Big oil and coal corporations continued their pity-party this week after Congressional Democrats blocked efforts to earmark specific taxpayer-funded carve-outs for extractive industries in the CARES Act. President Trump and Senate Majority Leader Mitch McConnell left plenty of loopholes and backdoors open for big oil and coal corporations to cash in on billions of tax dollars.
“President Trump and Senate Majority Leader McConnell both know who butters their bread – big oil and coal corporations. Between the legislative loopholes and backdoors to former lobbyists buried in the Trump administration, extractive corporations are set to cash in on billions in taxpayer-fund bailouts,” said Western Values Project Director Jayson O’Neill. “It’s quite astounding that these corporations and lobbyists, despite the sectors own self-inflicted financial instability, are having a pity-party during a global pandemic because Congress didn’t carveout specific earmarks for them in the legislation.”
Big oil and coal corporations could already cash in on billions in bailout dollars:
In a statement released after signing the $2.2 trillion dollar relief package, President Trump said that he would not comply with oversight requirements that are part of the $500 billion ‘slush fund’ because the administration claims it raises ‘constitutional concerns’ – opening the door for billions of tax dollars to flow to the same corporations and CEOs that have fueled his campaign. President Trump and his administration have shown little interest in adhering to the U.S. Constitution when it comes to other provisions.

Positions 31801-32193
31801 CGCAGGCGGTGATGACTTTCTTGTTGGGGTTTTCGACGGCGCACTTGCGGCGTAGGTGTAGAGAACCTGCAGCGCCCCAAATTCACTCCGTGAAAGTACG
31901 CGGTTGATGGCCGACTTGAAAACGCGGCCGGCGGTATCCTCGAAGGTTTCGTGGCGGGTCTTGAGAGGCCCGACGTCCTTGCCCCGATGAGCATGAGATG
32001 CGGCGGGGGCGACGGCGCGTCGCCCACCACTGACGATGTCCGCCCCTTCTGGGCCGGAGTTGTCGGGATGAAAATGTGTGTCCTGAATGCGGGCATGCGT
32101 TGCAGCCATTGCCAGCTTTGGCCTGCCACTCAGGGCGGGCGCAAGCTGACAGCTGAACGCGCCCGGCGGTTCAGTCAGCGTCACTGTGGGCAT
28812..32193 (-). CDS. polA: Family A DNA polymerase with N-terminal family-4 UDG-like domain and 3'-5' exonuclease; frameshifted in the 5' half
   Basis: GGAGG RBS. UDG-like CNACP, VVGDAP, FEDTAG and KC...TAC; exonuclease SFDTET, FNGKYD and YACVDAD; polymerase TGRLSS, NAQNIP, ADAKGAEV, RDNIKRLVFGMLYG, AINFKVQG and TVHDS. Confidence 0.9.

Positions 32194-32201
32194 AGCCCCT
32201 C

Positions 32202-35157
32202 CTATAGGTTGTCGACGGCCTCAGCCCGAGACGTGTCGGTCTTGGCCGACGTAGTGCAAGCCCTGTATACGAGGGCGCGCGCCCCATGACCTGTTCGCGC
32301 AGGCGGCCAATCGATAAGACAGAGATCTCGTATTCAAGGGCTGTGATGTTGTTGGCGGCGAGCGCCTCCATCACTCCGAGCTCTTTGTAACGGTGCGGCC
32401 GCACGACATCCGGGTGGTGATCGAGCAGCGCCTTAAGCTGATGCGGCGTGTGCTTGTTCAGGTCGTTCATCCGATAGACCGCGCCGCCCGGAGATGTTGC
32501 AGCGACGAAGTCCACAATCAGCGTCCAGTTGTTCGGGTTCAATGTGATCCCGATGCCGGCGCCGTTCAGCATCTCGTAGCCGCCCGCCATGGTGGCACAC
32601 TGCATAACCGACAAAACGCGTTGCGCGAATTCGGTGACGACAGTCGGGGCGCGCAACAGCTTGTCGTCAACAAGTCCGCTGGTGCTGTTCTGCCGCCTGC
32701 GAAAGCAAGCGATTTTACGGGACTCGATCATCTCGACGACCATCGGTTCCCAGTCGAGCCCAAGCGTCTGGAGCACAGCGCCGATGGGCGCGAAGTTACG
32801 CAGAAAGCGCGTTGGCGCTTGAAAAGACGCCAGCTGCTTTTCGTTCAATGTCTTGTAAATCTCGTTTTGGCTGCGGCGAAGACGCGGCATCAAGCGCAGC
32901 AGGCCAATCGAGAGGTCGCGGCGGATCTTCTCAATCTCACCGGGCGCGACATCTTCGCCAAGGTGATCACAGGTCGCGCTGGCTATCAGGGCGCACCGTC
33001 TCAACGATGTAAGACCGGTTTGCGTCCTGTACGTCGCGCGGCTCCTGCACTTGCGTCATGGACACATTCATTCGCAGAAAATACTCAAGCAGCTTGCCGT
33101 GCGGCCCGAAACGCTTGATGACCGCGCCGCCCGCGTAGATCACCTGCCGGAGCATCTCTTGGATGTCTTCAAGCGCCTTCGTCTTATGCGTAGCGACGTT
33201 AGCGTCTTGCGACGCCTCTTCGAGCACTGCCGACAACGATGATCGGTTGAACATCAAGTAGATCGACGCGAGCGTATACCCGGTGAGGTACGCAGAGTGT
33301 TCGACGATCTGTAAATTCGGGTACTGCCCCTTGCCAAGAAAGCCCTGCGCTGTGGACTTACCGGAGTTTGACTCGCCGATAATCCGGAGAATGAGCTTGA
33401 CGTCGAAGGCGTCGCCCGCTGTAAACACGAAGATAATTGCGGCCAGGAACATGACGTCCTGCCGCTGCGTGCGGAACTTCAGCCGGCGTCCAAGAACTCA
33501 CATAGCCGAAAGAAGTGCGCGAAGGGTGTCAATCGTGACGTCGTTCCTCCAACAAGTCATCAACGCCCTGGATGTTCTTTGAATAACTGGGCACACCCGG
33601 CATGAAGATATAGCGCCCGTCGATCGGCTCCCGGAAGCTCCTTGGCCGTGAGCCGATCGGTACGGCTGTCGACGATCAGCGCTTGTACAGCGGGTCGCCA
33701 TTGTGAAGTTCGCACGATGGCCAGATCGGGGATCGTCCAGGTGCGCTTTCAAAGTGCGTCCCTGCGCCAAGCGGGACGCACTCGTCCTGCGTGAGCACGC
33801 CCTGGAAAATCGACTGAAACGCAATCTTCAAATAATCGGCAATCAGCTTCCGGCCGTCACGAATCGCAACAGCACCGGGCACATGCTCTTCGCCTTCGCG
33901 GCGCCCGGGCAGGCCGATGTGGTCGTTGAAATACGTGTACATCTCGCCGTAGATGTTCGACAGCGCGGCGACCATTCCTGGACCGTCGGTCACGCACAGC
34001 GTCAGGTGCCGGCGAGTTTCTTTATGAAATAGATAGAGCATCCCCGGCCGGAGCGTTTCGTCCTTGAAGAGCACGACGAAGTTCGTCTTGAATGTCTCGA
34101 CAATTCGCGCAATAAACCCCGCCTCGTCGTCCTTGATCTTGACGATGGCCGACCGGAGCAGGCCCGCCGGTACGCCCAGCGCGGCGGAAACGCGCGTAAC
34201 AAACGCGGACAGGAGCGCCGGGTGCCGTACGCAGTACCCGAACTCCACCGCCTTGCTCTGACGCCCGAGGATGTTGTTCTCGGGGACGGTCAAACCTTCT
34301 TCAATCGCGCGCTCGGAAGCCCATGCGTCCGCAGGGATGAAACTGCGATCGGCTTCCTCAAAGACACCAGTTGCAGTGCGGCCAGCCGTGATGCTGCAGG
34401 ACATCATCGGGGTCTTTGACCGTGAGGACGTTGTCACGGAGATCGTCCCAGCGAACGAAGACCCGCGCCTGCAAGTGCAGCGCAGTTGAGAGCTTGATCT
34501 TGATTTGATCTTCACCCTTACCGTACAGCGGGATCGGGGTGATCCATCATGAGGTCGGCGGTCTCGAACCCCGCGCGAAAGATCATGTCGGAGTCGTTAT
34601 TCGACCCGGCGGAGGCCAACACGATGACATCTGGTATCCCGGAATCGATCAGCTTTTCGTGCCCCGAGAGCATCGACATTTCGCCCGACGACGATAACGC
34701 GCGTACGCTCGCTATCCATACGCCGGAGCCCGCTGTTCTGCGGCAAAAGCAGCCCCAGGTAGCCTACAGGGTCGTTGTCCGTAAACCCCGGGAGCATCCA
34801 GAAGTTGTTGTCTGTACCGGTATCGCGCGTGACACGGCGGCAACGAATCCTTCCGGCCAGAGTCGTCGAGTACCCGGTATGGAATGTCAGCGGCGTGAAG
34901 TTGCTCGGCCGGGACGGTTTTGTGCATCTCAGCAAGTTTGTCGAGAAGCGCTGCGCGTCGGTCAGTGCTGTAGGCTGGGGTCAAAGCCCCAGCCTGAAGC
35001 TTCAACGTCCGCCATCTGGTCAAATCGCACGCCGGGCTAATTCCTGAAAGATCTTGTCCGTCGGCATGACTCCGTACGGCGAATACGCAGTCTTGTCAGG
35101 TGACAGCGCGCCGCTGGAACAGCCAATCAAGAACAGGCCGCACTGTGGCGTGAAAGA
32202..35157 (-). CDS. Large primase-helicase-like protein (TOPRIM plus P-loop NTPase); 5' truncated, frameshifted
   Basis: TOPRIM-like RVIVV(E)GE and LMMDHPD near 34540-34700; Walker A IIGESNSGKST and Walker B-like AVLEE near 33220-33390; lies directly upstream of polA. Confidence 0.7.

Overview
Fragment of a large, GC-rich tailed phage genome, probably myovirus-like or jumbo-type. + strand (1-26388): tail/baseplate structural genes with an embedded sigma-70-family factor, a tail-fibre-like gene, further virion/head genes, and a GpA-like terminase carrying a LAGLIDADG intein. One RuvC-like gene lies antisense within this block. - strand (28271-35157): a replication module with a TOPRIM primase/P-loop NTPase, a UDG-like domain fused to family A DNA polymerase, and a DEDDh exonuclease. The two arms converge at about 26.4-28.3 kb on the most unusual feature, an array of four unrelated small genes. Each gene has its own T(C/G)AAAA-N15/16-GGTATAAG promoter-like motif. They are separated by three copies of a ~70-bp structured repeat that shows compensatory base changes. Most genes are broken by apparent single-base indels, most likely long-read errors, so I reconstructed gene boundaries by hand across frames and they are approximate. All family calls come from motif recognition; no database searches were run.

Last week, Trump’s tweet may have signaled that the administration would classify fossil fuel and natural resource development under the national security loophole in the legislation. Trump’s tweet claimed that the oil and gas industry was under siege. But analysis shows that the industry was in trouble long before the economic slowdown caused by the coronavirus pandemic.
Other Trump administration actions that could bail out big oil and coal:
The legality and disclosure of lessee royalty rate reductions by the Interior Secretary Bernhardt is still uncertain but calls for unilateral action by the Secretary keep pouring in from members of Congress. It is expected that Bernhardt will follow in the EPA’s footsteps by waiving environmental reviews, limiting oversight and compliance, and fast-tracking permit applications. Bernhardt has already attempted to limit and scrap National Environmental Policy Act (NEPA) reviews and is one of the architects of the proposed rollbacks to America’s bedrock environmental law.
Under already grossly outdated royalty rates, taxpayers have lost $12.4 billion in revenue from oil and gas drilling on federal lands over the last decade. Revenue from drilling on these leases has instead gone into the pockets of the oil and gas corporations. Prior to the crisis, Senator Udall (D-NM) and Senator Grassley (R-IA) introduced the bipartisan Fair Returns for Public Lands Act of 2020 to reform federal onshore oil and gas fiscal rates.
“Big oil and coal corporations already receive billions in taxpayer subsidies. Congress must consider the health and well-being of the American people – not to mention a sound investment and fair return for taxpayers – before doling out another bailout to big oil and coal corporations,” said O’Neill.
America’s outdoor recreation industry, also reeling from the impacts of the pandemic, contributes more to the U.S. economy than mining, oil, and gas combined and directly supports 7.6 million American jobs. The American Petroleum Institute is also petitioning state governors for concessions.